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What happens if someone is driving my vehicle and they’re in a car accident?

All about owner’s liability

Our attorneys are always asked what happens if someone else is driving your vehicle and they’re involved in a car accident.

I’ve provided some information below that will hopefully help drivers understand this common issue:

In many states, the titled owner of a motor vehicle can be liable for personal injuries caused by the driver of their car — even though the titled owner was not driving it, and wasn’t at the accident scene.

This is the case in Michigan. Liability is based on ownership, even if the owner did nothing but let someone else drive his or her car.

This may seem unfair, but there are important policy reasons for doing this:

  1. States want to make sure insurance coverage as the owner is more likely than insurance for the driver.
  2. States want to make sure the owner doesn’t lend the vehicle to someone who is an unsafe driver.
    This protects us all. Liability can be based upon the ownership liability statute, where there is strict liability for the owner, unless there are very specific exceptions.

Vicarious liability and negligent entrustment to an knowingly unsafe driver

Where a car owner lets another person drive a car, most states will treat the car owner as sharing liability for any car accident caused by the borrower.

The car owner’s liability may be predicated on statute, like owners liability; or on common law principles such as negligent entrustment, or vicarious liability where person driving car is considered an “agent” of the owner.

Owner liability ordinarily involves the permissive use of a vehicle. That is, the owner gives the borrower permission to use the car, or knowingly agrees in their use of the vehicle. Depending upon state law, in the event of an accident, a member of the owner’s household may be presumed to be driving with the owner’s permission.

Owner liability does not ordinarily extend to non-permissive uses of a car, although an owner’s negligence may sometimes cause liability to follow even where a car is stolen. For example, some jurisdictions will hold an owner liable if they leave the keys in the ignition of the car, and their car is stolen and subsequently involved in an accident.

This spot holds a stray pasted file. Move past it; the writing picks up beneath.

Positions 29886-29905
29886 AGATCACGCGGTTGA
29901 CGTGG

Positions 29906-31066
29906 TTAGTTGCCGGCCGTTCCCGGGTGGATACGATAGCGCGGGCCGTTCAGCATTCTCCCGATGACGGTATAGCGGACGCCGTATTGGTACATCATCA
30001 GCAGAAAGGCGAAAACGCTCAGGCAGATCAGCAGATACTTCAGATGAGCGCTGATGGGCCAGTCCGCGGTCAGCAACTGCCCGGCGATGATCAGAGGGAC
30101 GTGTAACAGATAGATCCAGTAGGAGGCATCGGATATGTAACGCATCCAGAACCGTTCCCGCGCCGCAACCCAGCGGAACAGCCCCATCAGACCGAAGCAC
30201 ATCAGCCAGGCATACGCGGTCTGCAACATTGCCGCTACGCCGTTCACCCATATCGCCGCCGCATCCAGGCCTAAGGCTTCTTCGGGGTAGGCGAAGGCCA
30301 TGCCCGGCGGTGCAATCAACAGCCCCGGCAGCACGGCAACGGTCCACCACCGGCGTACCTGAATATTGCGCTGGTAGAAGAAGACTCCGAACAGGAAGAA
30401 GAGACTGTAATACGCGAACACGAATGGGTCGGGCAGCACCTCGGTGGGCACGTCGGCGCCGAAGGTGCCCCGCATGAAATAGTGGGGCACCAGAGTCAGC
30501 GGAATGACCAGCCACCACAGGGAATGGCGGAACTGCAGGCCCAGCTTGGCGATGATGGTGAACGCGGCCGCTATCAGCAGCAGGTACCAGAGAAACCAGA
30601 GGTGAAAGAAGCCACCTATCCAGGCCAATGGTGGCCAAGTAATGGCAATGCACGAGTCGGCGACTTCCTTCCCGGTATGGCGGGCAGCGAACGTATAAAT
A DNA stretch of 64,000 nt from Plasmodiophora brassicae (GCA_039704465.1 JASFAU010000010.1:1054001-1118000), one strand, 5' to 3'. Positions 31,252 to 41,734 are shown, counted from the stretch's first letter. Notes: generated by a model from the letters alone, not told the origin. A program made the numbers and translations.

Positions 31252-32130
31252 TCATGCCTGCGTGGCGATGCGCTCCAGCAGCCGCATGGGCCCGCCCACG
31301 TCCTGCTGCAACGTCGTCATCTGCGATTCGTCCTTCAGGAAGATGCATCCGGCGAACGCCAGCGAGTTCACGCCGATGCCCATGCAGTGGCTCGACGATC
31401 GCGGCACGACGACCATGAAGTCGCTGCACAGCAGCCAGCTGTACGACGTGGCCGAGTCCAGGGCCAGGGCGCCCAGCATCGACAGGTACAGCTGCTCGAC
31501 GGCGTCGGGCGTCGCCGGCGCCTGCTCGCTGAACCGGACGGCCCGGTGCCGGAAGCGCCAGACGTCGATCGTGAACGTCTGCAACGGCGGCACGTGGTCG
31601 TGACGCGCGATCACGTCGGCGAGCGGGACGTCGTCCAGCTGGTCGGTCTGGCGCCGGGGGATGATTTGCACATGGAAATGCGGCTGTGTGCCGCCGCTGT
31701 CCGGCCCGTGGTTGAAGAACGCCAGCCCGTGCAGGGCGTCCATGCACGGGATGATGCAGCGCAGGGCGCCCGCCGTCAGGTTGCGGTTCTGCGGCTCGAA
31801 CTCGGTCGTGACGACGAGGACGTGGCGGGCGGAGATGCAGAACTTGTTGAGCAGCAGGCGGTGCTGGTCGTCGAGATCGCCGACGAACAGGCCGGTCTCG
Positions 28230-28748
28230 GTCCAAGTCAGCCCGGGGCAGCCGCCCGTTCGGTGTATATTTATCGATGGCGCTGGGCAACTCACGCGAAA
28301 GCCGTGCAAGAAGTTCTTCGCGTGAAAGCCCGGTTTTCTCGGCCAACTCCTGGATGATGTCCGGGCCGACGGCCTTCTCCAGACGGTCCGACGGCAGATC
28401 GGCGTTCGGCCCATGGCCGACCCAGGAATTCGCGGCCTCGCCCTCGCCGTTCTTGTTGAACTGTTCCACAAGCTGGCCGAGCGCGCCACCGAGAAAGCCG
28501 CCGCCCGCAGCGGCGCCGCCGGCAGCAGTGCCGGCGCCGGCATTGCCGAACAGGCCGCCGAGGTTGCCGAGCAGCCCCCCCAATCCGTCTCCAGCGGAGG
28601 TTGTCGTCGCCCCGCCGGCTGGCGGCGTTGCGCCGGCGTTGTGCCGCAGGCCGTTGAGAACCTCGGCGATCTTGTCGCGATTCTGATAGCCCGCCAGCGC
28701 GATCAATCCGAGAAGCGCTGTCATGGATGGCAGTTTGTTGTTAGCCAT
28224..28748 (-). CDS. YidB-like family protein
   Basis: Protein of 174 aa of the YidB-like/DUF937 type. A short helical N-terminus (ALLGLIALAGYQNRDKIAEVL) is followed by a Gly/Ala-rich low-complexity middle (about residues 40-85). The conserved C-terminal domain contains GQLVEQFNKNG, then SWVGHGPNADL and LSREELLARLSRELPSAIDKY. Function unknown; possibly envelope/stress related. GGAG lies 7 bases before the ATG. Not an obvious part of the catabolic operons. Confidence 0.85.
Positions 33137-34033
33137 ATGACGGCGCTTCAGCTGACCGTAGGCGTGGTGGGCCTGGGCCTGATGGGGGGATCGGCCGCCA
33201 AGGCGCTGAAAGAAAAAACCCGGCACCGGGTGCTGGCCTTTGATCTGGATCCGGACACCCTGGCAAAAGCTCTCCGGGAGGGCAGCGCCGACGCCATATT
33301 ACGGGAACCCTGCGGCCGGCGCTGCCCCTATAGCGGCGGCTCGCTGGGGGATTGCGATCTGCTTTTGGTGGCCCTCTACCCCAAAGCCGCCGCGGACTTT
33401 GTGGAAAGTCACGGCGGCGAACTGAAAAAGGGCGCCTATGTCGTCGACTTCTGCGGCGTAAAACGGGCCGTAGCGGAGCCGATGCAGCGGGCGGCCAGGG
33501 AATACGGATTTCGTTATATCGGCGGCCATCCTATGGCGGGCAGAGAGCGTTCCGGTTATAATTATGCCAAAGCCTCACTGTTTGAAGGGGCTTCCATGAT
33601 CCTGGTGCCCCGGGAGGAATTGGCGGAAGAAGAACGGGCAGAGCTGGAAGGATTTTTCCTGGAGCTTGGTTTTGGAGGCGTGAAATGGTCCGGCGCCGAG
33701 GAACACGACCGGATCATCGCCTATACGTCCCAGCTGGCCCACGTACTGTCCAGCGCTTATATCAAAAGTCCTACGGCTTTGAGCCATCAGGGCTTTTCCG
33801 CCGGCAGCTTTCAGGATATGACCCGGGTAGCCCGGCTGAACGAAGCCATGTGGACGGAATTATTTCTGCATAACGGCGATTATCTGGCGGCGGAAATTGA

Where the owner of a vehicle is a government agency, sovereign immunity may apply.

This can be a very confusing issue. Feel free to call our attorneys at for free advice. We can explain your rights after an accident where the driver of the car may be different than the owner.

This blog post was adapted from a CNN Money article, where I was interviewed as an attorney source. Here’s the article: Am I liable is my sons cause an accident?

- Steve Gursten is an attorney and head of Michigan Auto Law. He frequently writes and speaks about Michigan No-Fault and auto insurance, and is available for comment.

Related information:

If I allow someone to use or borrow my car, would they be covered in case of a car accident?

Driving another person’s car in Michigan

Michigan Auto Law is the largest law firm exclusively handling car accident, truck accident and motorcycle accident cases throughout the entire state. We have offices in Farmington Hills, Detroit, Ann Arbor, Grand Rapids and Sterling Heights. Call to speak with one of our attorneys, free of charge, today.

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Blog Author Steven M. Gursten
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